Investigational New Drugs

, Volume 21, Issue 3, pp 259–268 | Cite as

The mechanism of action of docetaxel (Taxotere®) in xenograft models is not limited to bcl-2 phosphorylation

  • Lisa Ann Kraus
  • Shanti K. Samuel
  • Steven M. Schmid
  • Donald J. Dykes
  • William R. Waud
  • Marie Christine Bissery

Abstract

Docetaxel is a new taxoid compound with a broad spectrum of antitumor activity. Previous studies have shown that in vitro treatment of specific human tumor lines with docetaxel is associated with the phosphorylation and inactivation of the bcl-2 protein and the occurrence of apoptosis. The goal of this study was to examine whether bcl-2 expression is truly required for in vivo responsiveness to docetaxel. The expression and state of phosphorylation of bcl-2 was examined in human MX-1 breast or DU-145 prostate tumors explanted from nu/nu mice treated with docetaxel. The MX-1 cells accumulated in the G2/M phase of the cell cycle and exhibited phosphorylation of bcl-2 after treatment with docetaxel. By Western blot analysis DU-145 prostate tumor cells did not express bcl-2 protein before or following in vivo treatment with docetaxel. However, docetaxel was highly active against the DU-145 tumor xenograft model. Thus, docetaxel induces apoptosis and cell death through a different, bcl-2-independent mechanism in the DU-145 human prostate tumor, indicating that bcl-2 may not have prognostic value for treatment with docetaxel.

bcl-2 docetaxel Taxotere® xenografts 

Preview

Unable to display preview. Download preview PDF.

Unable to display preview. Download preview PDF.

References

  1. 1.
    Denis JN, Greene AE, Guenard D, Gueritte-Voegelein F, Mangatal L, Potier P: A highly efficient, practical approach to natural taxol. J Am Chem Soc 110: 5917–5919, 1988Google Scholar
  2. 2.
    Mangatal L, Adeline MT, Guenard D, Gueritte-Voegelein F, Potier, P: Application of the vicinal oxyamination reaction with asymmetric induction to the hemisynthesis of taxol and analogues. Tetrahedron 45: 4177–4190, 1989Google Scholar
  3. 3.
    Garcia P, Braguer D, Carles G, el Khyari S, Barra Y, de Ines C, Barasoain I, Briand C: Comparative effects of taxol and Taxotere on two different human carcinoma cell lines. Cancer Chemother Pharmacol 34: 335–343, 1994Google Scholar
  4. 4.
    Lavelle F, Bissery MC, Combeau C, Riou JF, Vrignaud P, Andre S: Preclinical evaluation of docetaxel (Taxotere). Semin Oncol 22: 3–16, 1995Google Scholar
  5. 5.
    Stein CA: Mechanisms of action of taxanes in prostate cancer. Semin Oncol 26: 3–7, 1999Google Scholar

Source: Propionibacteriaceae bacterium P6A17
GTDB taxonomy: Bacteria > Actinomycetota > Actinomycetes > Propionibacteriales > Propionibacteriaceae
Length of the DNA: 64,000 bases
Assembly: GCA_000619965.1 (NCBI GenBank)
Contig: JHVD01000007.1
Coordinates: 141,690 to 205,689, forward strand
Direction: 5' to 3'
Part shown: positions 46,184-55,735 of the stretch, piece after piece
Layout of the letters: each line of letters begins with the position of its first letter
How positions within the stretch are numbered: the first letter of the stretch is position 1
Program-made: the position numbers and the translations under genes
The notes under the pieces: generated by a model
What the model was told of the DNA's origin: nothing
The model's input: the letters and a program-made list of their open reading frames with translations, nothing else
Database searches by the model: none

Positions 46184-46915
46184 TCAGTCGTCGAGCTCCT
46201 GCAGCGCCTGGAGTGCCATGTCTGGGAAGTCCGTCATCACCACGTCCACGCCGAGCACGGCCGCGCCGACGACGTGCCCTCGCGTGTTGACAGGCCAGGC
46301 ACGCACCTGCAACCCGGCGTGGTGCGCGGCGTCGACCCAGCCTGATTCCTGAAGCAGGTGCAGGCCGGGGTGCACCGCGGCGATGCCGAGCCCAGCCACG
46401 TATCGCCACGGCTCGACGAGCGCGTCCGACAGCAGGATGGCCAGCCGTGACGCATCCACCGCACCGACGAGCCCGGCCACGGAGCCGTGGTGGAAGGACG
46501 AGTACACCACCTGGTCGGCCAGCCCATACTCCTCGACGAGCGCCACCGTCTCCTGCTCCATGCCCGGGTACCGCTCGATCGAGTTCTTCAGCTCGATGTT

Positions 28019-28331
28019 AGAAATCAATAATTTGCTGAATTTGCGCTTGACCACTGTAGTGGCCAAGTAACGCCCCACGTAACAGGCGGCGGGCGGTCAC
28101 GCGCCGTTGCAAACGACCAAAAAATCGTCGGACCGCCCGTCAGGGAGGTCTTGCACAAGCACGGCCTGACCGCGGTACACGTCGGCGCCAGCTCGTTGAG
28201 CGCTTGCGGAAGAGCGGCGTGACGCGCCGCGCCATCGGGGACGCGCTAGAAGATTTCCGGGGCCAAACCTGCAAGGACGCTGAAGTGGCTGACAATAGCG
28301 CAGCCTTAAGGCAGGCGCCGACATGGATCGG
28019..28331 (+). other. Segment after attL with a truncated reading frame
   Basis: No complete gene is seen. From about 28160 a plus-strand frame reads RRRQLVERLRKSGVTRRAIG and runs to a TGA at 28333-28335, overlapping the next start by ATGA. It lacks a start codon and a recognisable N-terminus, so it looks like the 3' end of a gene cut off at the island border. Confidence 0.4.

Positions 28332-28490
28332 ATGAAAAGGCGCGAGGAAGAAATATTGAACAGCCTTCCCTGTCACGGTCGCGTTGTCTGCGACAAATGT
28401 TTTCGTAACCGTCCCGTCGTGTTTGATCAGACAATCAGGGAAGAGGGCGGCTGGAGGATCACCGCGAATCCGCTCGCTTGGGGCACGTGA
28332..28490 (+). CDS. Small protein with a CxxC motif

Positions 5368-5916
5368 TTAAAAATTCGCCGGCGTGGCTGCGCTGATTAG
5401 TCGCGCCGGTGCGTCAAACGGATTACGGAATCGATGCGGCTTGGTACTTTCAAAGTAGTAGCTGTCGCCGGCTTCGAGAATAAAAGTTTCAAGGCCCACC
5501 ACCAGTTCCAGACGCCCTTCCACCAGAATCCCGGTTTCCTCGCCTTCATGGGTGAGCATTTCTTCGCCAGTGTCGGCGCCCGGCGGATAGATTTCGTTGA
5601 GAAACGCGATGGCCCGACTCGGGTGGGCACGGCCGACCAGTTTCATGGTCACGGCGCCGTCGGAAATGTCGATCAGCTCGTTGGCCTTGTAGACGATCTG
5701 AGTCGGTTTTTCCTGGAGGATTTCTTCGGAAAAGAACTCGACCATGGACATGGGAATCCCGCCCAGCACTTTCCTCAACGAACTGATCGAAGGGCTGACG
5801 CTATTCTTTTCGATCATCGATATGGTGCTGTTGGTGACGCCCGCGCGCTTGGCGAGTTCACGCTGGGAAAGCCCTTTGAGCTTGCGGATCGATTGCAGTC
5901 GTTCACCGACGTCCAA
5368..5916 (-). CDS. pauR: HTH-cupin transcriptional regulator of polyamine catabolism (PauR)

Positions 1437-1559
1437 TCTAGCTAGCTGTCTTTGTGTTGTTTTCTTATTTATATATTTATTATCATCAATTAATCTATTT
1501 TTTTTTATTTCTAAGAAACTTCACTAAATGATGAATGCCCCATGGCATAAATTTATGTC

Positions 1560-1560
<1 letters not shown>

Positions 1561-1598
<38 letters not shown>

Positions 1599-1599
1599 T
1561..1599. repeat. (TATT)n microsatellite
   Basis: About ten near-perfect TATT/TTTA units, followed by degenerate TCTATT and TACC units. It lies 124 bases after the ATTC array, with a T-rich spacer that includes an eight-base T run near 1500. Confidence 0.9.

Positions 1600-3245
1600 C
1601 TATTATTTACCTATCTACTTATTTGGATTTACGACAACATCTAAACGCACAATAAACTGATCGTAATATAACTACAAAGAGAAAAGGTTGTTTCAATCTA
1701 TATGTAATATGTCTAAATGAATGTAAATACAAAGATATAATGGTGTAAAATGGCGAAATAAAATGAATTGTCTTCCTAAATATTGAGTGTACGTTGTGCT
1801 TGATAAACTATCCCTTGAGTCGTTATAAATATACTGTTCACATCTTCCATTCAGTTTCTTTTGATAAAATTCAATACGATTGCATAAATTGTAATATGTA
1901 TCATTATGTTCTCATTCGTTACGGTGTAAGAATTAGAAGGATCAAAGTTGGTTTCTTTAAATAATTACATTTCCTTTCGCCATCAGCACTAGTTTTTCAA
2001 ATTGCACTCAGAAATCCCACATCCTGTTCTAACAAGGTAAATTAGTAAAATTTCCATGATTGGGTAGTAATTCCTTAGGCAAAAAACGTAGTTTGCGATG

6. 6.
    Pienta KJ: Preclinical mechanisms of action of docetaxel and docetaxel combinations in prostate cancer. Semin Oncol 28: 3–7, 2001Google Scholar
  7. 7.
    Bissery MC, Guenard D, Gueritte-Voegelein F, Lavelle F: Experimental antitumor activity of taxotere (RP 56976, NSC 628503), a taxol analogue. Cancer Res 51: 4845–4852, 1991Google Scholar
  8. 8.
    Bissery MC, Nohynek G, Sanderink GJ, Lavelle F: Docetaxel (Taxotere): a review of preclinical and clinical experience. Part I: Preclinical experience. Anticancer Drugs 6: 339–8, 1995Google Scholar
  9. 9.
    Dykes DJ, Bissery MC, Harrison SD, Waud WR: Response of human tumor xenografts in athymic nude mice to docetaxel (RP 56976, Taxotere). Invest New Drugs 13: 1–11, 1995Google Scholar
  10. 10.
    Friedland D, Cohen J, Miller R, Voloshin M, Gluckman R, Lembersky B, Zidar B, Keating M, Reilly N, Dimitt B: A phase II trial of docetaxel (Taxotere) in hormone-refractory prostate cancer: correlation of antitumor effect to phosphorylation of bcl-2. Semin Oncol 26: 19–23, 1999Google Scholar
  11. 11.
    Picus J, Schultz M: Docetaxel (Taxotere) as monotherapy in the treatment of hormone-refractory prostate cancer: preliminary results. Semin Oncol 26: 14–18, 1999Google Scholar
  12. 12.
    Kreis W, Budman DR, Fetten J, Gonzales AL, Barile B, Vinciguerra V: Phase I trial of the combination of daily estramustine phosphate and intermittent docetaxel in patients with metastatic hormone refractory prostate carcinoma. Ann Oncol 10: 33–38, 1999Google Scholar
  13. 13.
    Petrylak DP, Macarthur RB, O'Connor J, Shelton G, Judge T, Balog J, Pfaff C, Bagiella E, Heitjan D, Fine R, Zuech N, Sawczuk I, Benson M, Olsson CA: Phase I trial of docetaxel with estramustine in androgen-independent prostate cancer. J Clin Oncol 17: 958–967, 1999Google Scholar
  14. 14.
    Haldar S, Jena N, Croce CM: Inactivation of bcl-2 by phosphorylation. Proc Natl Acad Sci USA 92: 4507–4511, 1995Google Scholar
  15. 15.
    Haldar S, Chintapalli J, Croce CM: Taxol induces bcl-2 phosphorylation and death of prostate cancer cells. Cancer Res 56: 1253–1255, 1996Google Scholar
  16. 16.
    Haldar S, Basu A, Croce CM: bcl2 is the guardian of microtubule integrity. Cancer Res 57: 229–233, 1997Google Scholar
  17. 17.
    Nehme A, Varadarajan P, Sellakumar G, Gerhold M, Niedner H, Zhang Q, Lin X, Christen RD: Modulation of docetaxel-induced apoptosis and cell cycle arrest by all-trans retinoic acid in prostate cancer cells. Br J Cancer 84: 1571–1576, 2001Google Scholar
  18. 18.
    Reed JC: Regulation of apoptosis by bcl-2 family proteins and its role in cancer and chemoresistance. Curr Opin Oncol 7: 541–546, 1995Google Scholar
  19. 19.
    Reed JC: bcl-2 family proteins: regulators of apoptosis and chemoresistance in hematologic malignancies. Semin Hematol 34: 9–19, 1997Google Scholar
  20. 20.
    Schmitt E, Sane AT, Steyaert A, Cimoli G, Bertrand R: The bcl-xL and Bax-alpha control points: modulation of apoptosis induced by cancer chemotherapy and relation to TPCK-sensitive protease and caspase activation. Biochem Cell Biol 75: 301–314, 1997Google Scholar
  21. 21.
    Haldar S, Jena N, DuBois GC, Takayama S, Reed JC, Fu SS, Croce CM: Purification and characterization of the bcl-2 protein. Arch Biochem Biophys 315: 483–488, 1994Google Scholar
  22. 22.
    Yin XM, Oltvai ZN, Korsmeyer SJ: BH1 and BH2 domains of bcl-2 are required for inhibition of apoptosis and heterodimerization with Bax. Nature 369: 321–323, 1994Google Scholar
  23. 23.
    Miyashita T, Reed JC: bcl-2 gene transfer increases relative resistance of S49.1 and WEHI7.2 lymphoid cells to cell death and DNA fragmentation induced by glucocorticoids and multiple chemotherapeutic drugs. Cancer Res 52: 5407–5411, 1992Google Scholar
  24. 24.
    Kitada S, Takayama S, De Riel K, Tanaka S, Reed JC: Reversal of chemoresistance of lymphoma cells by antisense-mediated reduction of bcl-2 gene expression. Antisense Res Dev 4: 71–79, 1994Google Scholar